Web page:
Equities also were lower following a Labor Department report that said weekly jobless claims in the U.S. rose more than expected. Jobless claims rose to 861,000, the highest reading in a month.
The yield on the 10-year Treasury rose to above 1.3%, near its highest level in a year. The rise in yields has increased concerns about higher inflation.
The Dow Jones Industrial Average dropped 297 points, or 0.94%, to 31,315, the S&P 500 declined 1.07% and the tech-heavy Nasdaq slumped 1.68% as technology-related companies can be more vulnerable to inflation pressures.
The company, however, Walmart said it expects fiscal 2022 sales to rise by only low single digits, with operating income and earnings to be flat to up slightly.
Walmart pledged to boost average employee wages to $15 an hour and boost total capital expenditures to $14 billion.
Meanwhile, the Federal Reserve said in minutes from its meeting in late January that the coronavirus pandemic still poses “considerable risks” to the economy and that “the stance for policy would need to remain accommodative until those goals were achieved.” The Fed added it would be “some time” before conditions were met for it to begin scaling back on its purchase of $120 billion of bonds per month.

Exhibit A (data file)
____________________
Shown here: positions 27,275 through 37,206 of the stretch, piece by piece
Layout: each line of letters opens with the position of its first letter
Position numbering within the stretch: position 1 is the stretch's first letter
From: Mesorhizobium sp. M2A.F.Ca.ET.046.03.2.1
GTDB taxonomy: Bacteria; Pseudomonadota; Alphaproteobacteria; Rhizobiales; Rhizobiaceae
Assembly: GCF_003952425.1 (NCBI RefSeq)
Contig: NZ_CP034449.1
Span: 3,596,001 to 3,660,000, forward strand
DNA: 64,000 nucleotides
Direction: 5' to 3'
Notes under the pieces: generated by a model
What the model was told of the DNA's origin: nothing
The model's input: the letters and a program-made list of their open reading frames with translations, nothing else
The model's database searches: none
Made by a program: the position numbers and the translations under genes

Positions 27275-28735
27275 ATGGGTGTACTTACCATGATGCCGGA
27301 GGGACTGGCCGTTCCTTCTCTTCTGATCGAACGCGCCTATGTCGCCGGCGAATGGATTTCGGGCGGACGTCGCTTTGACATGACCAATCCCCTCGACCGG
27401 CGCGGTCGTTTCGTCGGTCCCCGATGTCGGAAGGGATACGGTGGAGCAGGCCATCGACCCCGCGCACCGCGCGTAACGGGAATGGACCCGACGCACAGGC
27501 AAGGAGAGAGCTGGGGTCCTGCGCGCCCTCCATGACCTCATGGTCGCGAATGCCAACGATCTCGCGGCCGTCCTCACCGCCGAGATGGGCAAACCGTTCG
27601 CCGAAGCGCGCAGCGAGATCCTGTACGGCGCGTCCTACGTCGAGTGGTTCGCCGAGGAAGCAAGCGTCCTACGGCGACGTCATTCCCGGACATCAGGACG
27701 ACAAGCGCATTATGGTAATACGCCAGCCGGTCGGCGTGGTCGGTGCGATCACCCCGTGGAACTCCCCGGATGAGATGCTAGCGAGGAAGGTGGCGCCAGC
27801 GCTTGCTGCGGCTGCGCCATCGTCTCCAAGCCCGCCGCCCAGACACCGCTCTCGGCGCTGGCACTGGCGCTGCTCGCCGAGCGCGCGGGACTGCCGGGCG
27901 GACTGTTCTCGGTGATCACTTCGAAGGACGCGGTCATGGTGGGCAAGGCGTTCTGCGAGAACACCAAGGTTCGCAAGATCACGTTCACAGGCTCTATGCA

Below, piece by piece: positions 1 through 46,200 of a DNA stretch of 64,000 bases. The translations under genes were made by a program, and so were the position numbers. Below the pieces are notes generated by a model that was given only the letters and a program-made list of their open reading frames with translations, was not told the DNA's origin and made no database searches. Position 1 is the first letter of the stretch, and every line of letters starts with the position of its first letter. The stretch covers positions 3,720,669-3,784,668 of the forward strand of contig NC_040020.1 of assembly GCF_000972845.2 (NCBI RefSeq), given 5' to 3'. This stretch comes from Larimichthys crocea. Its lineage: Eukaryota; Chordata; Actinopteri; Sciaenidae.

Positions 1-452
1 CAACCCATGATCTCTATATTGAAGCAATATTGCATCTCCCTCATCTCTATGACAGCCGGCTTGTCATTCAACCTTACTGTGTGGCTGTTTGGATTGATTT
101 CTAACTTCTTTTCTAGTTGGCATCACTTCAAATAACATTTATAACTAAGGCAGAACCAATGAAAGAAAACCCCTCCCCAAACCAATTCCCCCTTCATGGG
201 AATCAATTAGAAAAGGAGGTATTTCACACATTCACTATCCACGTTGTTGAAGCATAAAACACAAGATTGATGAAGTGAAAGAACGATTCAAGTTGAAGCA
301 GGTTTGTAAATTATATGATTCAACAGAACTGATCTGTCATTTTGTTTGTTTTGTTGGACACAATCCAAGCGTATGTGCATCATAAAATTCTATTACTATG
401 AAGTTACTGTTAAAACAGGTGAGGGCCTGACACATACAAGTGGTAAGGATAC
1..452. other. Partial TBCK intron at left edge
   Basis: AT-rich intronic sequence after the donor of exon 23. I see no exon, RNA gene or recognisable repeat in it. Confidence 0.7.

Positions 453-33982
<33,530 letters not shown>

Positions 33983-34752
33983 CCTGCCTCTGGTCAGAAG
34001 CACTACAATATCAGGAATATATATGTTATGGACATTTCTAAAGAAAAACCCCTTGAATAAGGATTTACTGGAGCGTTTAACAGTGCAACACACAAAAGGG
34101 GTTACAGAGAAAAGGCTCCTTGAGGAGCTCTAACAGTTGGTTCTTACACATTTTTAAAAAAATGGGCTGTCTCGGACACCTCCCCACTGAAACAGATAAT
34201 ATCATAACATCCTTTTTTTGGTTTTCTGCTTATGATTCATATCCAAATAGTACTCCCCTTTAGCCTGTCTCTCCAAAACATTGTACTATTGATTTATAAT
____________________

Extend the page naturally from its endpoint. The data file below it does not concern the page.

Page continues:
The minutes also revealed Fed officials weren’t terribly concerned about recent inflation pressures. Fed Chairman Jerome Powell has cautioned that inflation could rise, but only temporarily, as the economy reopens.
Energy prices rose again Thursday, with Brent crude nearing $65 a barrel, as a deep freeze in Texas has taken out almost 40% of U.S. crude production, according to Bloomberg.
The Dow posted a record close for a second day in mixed trading Wednesday as U.S. retail sales and producer prices surged in January and bond yields traded at their highest levels in a year.
GameStop (GME) – Get Report was down 4% Thursday ahead of a hearing of the House Financial Services Committee that will focus on the recent trading frenzy surrounding the stock of the video game retailer and other heavily shorted stocks.